For his posthumous 1937 book Mahomet et Charlemagne: Byzance, Islam et Occident dans le haut Moyen Age, Belgian historian Henri Pirenne became an early victim of political correctness in the academy.
Already taking hold in the 1930s was an account of early medieval history that few today will fail to recognize: of Islam as a beneficent force that, despite the occasional misdeed, restored Europe to itself by rediscovering the lost Hellenic ages, and advanced it by the magnanimous gift of its mathematical and scientific prowess. This account maintains that Europe would never have become Europe without the gifts of Arabia.
Pirenne thought differently. There was, he said, strong evidence to show that the so-called Dark Ages were far from dark in the late fifth, sixth, and early seventh centuries — the period after the formal fall of Rome. In fact, evidence showed that Roman civilization had flourished in a number of locations during that period, and that areas that had fallen victim to the barbarians’ sacking had recovered and more. The lights go off in Europe in the mid seventh century, with the arrival, from the south, of the Arabs. “The cause of the break with the tradition of antiquity,” wrote Pirenne, “was the rapid and unexpected advance of Islam.”
For his thesis Pirenne was scoffed at and scolded and dismissed. But Pirenne is undergoing a renascence of sorts. In 2012, historian Emmet Scott published Mohammed and Charlemagne Revisited: The History of a Controversy, in which he surveys a glut of recent scholarship supporting Pirenne’s thesis. Of particular note, he says, is the archaeological evidence, which suddenly vanishes between the seventh and tenth centuries — the period of the Muslim conquest of the Middle East, North Africa, and southern Europe, and the commercial and cultural isolation of the Continent. The evidence suggests that the Muslim invaders commenced a great destruction.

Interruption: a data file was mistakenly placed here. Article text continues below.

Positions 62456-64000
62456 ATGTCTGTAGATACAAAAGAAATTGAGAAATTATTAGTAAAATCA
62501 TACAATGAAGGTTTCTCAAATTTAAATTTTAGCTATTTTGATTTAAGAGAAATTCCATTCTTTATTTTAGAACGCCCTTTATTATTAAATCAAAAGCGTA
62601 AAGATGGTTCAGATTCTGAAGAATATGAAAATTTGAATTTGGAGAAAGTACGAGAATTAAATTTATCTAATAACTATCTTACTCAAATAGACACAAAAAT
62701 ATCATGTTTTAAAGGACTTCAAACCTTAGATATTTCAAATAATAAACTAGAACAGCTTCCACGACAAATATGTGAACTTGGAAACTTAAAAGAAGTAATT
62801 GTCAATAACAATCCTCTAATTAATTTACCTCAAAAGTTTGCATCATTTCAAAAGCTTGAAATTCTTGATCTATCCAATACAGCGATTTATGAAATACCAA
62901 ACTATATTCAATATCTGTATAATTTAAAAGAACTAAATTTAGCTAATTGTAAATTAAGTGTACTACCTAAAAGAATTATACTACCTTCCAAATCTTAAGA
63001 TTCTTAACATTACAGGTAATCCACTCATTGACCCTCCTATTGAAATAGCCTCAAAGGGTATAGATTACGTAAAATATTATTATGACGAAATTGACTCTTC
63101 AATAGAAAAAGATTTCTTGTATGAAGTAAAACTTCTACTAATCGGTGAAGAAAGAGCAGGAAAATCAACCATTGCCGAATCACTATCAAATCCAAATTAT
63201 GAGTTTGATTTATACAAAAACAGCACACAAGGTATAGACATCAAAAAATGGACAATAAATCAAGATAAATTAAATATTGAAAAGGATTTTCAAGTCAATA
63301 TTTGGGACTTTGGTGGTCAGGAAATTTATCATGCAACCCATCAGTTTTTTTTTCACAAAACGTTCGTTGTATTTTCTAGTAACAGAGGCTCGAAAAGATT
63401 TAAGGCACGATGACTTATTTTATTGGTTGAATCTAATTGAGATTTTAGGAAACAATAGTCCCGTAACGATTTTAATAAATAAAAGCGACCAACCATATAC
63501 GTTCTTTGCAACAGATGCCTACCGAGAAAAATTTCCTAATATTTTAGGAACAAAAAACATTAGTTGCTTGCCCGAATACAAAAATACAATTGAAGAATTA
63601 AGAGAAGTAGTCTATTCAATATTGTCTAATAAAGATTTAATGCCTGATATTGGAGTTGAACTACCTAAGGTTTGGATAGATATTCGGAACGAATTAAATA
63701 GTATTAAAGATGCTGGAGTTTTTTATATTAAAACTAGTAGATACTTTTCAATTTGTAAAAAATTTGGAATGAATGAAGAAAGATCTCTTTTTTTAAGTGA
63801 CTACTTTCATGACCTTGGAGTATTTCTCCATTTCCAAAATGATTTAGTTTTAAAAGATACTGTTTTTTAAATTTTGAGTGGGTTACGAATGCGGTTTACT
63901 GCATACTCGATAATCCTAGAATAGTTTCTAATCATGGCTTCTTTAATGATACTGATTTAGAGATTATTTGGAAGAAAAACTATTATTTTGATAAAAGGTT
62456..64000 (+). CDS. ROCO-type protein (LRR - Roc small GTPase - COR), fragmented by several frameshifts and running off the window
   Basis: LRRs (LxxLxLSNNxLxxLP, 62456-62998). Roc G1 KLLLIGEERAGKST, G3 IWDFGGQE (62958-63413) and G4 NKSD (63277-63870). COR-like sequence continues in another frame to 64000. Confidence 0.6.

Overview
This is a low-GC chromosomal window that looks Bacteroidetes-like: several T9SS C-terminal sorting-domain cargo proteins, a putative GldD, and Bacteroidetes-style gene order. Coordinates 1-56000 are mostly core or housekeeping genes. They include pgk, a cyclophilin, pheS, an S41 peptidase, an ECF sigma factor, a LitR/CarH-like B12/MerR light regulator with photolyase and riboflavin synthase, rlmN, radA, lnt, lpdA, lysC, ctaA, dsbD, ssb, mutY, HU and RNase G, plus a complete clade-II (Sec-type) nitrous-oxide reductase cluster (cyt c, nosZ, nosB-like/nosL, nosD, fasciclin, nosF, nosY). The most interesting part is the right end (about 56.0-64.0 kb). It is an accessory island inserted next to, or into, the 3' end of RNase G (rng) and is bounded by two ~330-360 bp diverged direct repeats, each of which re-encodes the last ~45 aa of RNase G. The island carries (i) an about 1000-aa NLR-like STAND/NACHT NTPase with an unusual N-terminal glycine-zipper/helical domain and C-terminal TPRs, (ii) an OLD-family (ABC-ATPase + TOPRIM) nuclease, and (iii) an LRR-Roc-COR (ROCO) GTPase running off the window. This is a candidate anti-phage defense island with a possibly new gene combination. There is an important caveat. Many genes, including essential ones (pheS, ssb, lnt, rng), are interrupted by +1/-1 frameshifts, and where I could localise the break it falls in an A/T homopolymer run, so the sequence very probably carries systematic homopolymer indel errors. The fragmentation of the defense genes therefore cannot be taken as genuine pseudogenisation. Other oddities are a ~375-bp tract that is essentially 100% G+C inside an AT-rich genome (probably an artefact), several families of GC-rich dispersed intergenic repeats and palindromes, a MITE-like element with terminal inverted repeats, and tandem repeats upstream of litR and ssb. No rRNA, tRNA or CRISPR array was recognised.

These historical considerations are particularly interesting in the light of the Islamic State, which is currently attempting a similar sort of cultural expiation in Iraq. This week, the terror outfit released video of militants taking sledgehammers to ancient Assyrian artifacts in a museum in Mosul, which was conquered last year. Mosul is built atop Nineveh, the capital of the Assyrian empire, which lasted from approximately 2500 B.C. to 600 B.C., and because it was to the Ninevites that Jonah reluctantly gave witness; according to the Hebrew scriptures, his tomb was there. Until last summer, when the Islamic State blew it up.
This week, Islamic State fighters also ransacked the city’s library, setting fire to rare books and manuscripts. Initial reports suggested the destruction of some 8,000 tomes, but one Mosul library official says the number is much higher.
President Obama has chosen to ignore the motivations of the Islamic State, preferring to cast the group as a gang of murderers, a Middle Eastern Mafia in it for the kicks. But these latest exhibitions make unmistakable what the Islamic State really is: a totalitarian ideology comparable to Nazism, Communism, and the other ghastly utopianisms that came of age in the 20th century.
Recall that for totalitarians conquering territory was not sufficient; it might fairly be said that they sought to control time. The burning of books, the destroying of churches, the confiscation and destruction of artwork — it was all part of purging the historical record of unsavory elements in the interest of a master narrative that revealed the future: a thousand-year Reich, a classless society.
By setting its sights on Iraq’s cultural heritage, the Islamic State is setting itself in that tradition. It has an apocalyptic vision that requires that the past be rewritten. The horizons of time, past and future, are to be brought under the control of the Islamic State. Our word “Islamofascism” is well suited to this phenomenon.
It is true that no religion has failed to participate in the destruction of a culture of which it disapproves. Of the Amorites and Canaanites and the rest, the Lord commanded Moses, “Break down their altars, smash their sacred stones, and cut down their Asherah poles” (Ex. 34:13). Cromwell’s Puritans did the same millennia later.
But in the religion that has undergirded the West, one finds an impulse that opposes the one driving the Islamic State. The Apostle Paul gave it voice at Mars Hill: “Men of Athens, I observe that you are very religious in all respects. For while I was passing through and examining the objects of your worship, I also found an altar with this inscription, ‘TO AN UNKNOWN GOD.’ Therefore what you worship in ignorance, this I proclaim to you.” The greatest preacher of Christianity did not take his hammer to the shrines of the pagans. Rather, he rejoiced in their longing for the Divine, then tried to restore their vision to see that the answer to the question they had been asking had come.
When has that impulse for peaceful persuasion prevailed in Islam? Will it ever?